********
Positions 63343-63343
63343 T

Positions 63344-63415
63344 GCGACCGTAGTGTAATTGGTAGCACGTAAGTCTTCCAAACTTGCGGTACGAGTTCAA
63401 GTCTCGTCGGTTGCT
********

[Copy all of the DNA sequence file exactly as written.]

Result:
Positions 63343-63343
63343 T

Positions 63344-63415
63344 GCGACCGTAGTGTAATTGGTAGCACGTAAGTCTTCCAAACTTGCGGTACGAGTTCAA
63401 GTCTCGTCGGTTGCT